In the relationship-building process, honoring Indigenous Knowledge systems and cultural practices is paramount [Kahanamoku et al., 2020]. To promote respectful and reciprocal engagement with local communities, targeted funding in grants for relationship building should be provided to both the communities and researchers. This funding would provide resources and time to support mutually beneficial and respectful interactions that focus not only on producing meaningful research but also on the needs and concerns of community leaders, including questions of data sovereignty, ownership, and access as well as coauthorship or co-review of project outcomes.
Encouraging Best Practices in Community-Driven Research
The development of the Thirty Meter Telescope (TMT) on the sacred land of Mauna Kea is one example of how the geosciences have perpetuated extractive behaviors in Hawaii and elsewhere. Despite misconceptions, protests by Native Hawaiians opposed to the TMT are not rooted in anti-science perspectives (although they do reflect erosion of trust in the Western scientific establishment); rather, they are motivated because extractive practices are detrimental to the health and cultural prosperity of Native Hawaiians.
The historic “lack of transparency and egregious mismanagement of Mauna Kea,” as Alegado  describes it, highlight important aspects missing from science collaborations, especially respect for Indigenous Peoples’ cultural integrity and the process of building relationships. The TMT protests mark a significant moment in our history, when kānaka are standing up and saying enough is enough, that scientists must understand the history of how scientific advancements have affected communities around the world, and that they must learn from earlier mistakes to change their approaches.
There are resources that can help develop relationship-building and -sustaining skills, as I have learned over the past few years. The Kūlana Noiʻi outlines best practices and guiding questions regarding respect, reciprocity, self-awareness and capacity, communication, maintaining a long-term focus, community engagement and co-review, knowledge ownership and access, and accountability. The volume Kanaka ʻŌiwi Methodologies: Moʻolelo and Metaphor includes a collection of methodology-focused essays from kānaka scholars in varying disciplines. The authors describe how they use these methodologies to guide and inform their research process and to gain a deeper understanding of language and culture, allowing for positive social changes.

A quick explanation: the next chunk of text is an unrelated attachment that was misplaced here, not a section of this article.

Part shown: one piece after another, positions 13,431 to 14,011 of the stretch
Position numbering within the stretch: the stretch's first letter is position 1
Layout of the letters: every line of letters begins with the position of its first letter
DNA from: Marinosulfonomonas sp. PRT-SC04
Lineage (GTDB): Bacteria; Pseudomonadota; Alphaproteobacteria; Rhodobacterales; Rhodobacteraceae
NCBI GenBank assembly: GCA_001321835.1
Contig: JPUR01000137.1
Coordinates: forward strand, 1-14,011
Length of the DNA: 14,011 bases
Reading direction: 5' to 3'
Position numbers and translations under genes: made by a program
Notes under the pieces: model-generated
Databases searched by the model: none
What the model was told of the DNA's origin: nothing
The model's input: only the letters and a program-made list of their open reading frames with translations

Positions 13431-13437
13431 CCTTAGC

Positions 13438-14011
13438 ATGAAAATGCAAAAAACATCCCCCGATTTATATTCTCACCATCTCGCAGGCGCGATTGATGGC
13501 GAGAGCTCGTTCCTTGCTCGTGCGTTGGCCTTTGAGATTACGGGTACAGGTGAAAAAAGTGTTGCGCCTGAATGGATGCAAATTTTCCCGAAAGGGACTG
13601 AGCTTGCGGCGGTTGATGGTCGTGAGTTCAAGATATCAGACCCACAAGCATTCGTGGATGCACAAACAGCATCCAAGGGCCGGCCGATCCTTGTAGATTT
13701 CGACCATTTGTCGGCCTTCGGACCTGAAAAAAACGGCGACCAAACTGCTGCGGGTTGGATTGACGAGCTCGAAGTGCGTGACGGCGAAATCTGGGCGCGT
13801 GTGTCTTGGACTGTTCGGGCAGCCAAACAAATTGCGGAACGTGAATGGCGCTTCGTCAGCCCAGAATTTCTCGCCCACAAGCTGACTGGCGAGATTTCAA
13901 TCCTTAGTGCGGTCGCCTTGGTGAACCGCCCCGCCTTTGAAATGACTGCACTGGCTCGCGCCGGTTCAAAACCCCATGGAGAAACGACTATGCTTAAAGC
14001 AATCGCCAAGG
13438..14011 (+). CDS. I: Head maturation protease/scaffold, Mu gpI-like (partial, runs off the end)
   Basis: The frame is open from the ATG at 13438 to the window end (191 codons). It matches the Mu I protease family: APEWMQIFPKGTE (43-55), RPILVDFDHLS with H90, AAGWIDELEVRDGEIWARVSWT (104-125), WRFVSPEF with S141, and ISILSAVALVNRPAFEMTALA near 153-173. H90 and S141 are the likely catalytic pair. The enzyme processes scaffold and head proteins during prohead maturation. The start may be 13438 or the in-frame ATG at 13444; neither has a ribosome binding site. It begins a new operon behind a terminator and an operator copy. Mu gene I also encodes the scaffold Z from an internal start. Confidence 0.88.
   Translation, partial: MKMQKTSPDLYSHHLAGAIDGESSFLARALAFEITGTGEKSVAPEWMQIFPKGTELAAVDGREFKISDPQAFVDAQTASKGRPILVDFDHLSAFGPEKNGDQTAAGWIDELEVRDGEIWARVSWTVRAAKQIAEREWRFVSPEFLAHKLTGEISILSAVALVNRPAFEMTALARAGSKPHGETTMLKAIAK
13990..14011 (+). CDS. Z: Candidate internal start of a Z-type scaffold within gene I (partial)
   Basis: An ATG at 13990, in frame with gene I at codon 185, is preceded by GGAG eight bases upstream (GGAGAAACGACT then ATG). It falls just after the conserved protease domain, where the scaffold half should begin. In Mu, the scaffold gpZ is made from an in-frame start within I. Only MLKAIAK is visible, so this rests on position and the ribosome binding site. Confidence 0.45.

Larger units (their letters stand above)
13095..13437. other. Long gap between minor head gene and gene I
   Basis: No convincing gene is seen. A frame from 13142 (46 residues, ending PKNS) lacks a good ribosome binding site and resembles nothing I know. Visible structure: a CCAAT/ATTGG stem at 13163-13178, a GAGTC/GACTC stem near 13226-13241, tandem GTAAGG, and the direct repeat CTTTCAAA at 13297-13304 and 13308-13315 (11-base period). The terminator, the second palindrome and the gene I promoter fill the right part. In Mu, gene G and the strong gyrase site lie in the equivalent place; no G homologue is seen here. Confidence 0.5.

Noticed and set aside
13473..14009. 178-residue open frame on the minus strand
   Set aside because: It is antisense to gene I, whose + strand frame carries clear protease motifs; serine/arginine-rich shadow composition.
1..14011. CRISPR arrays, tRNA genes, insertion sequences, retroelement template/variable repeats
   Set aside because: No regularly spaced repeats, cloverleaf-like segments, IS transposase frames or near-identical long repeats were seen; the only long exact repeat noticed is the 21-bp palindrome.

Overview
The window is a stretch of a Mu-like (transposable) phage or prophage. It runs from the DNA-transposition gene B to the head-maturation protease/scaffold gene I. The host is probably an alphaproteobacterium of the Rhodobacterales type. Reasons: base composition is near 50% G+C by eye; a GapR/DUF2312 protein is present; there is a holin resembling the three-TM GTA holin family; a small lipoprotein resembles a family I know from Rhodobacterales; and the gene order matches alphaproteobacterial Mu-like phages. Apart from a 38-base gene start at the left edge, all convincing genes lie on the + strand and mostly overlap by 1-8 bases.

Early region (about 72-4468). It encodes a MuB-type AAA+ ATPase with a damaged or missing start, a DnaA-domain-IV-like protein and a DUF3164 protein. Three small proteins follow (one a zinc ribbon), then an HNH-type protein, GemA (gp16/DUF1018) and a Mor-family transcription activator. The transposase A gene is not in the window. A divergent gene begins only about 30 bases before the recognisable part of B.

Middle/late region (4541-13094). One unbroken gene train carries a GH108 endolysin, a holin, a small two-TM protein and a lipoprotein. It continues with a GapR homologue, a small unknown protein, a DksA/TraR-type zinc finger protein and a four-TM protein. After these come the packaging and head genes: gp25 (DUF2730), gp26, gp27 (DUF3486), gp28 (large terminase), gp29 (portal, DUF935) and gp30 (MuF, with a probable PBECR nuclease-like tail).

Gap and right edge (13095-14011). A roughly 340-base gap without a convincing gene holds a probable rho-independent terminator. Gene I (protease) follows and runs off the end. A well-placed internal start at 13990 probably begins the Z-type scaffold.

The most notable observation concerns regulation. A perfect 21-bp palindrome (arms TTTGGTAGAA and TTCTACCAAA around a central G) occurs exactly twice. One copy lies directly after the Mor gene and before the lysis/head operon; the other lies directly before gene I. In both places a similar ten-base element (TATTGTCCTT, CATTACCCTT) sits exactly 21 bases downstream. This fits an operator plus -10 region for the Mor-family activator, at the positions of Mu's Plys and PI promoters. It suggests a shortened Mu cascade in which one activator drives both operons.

Some organizations, such as the Rising Voices Center for Indigenous and Earth Sciences at the National Center for Atmospheric Research, hold space for the coming together of Western and Indigenous scientists. Among other contributions, the Rising Voices Center has identified that recognizing Indigenous community needs in research, including data sovereignty, coauthorship, and accountability, has been an important step forward in developing scientific collaborations. At the Indigenous Geography website, researchers can find resources about collaborative research methodologies from around the world, which can help to start the relationship-building process with Indigenous communities.
Raising Our Standards
As a kanaka scholar, I am required to follow proper protocols and procedures in my academic research: take time to talk with community members, meet frequently to share results, and conduct my work in a pono way. As a researcher, I am held to the highest standards of quality and ethics when reporting my research: sharing quality assurance and quality control information, calculating analytical errors in data sets, and detailing my research methodologies. Why are similarly high standards not applied when communicating and collaborating with Indigenous communities? It is not only our kuleana as scientists to hold ourselves accountable, but it is also incumbent upon funding agencies to hold themselves and the scientists they support to the highest standards when engaging Indigenous communities.
As we move down the path of knowledge together, empowering Indigenous Knowledges, Peoples, and cultures to remain sovereign is essential. Updating funding systems is just one step the scientific community can take to value equitable relationships with communities and the processes needed to build those relationships. This change will allow for more accountability across all levels of academia and will result in science that is mutually beneficial to, and respectful of, everyone involved.
The author is grateful for input and feedback provided by Rosie Alegado, Kristen Luna Aponte, Carolyn Brinkworth, Aurora Kagawa-Viviani, Sara Kahanamoku, Kaiwipuni Lipe, and Katy Putsavage.
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Diamond Tachera (email@example.com), University of Hawaiʻi at Mānoa; also at the University Corporation for Atmospheric Research, Boulder, Colo.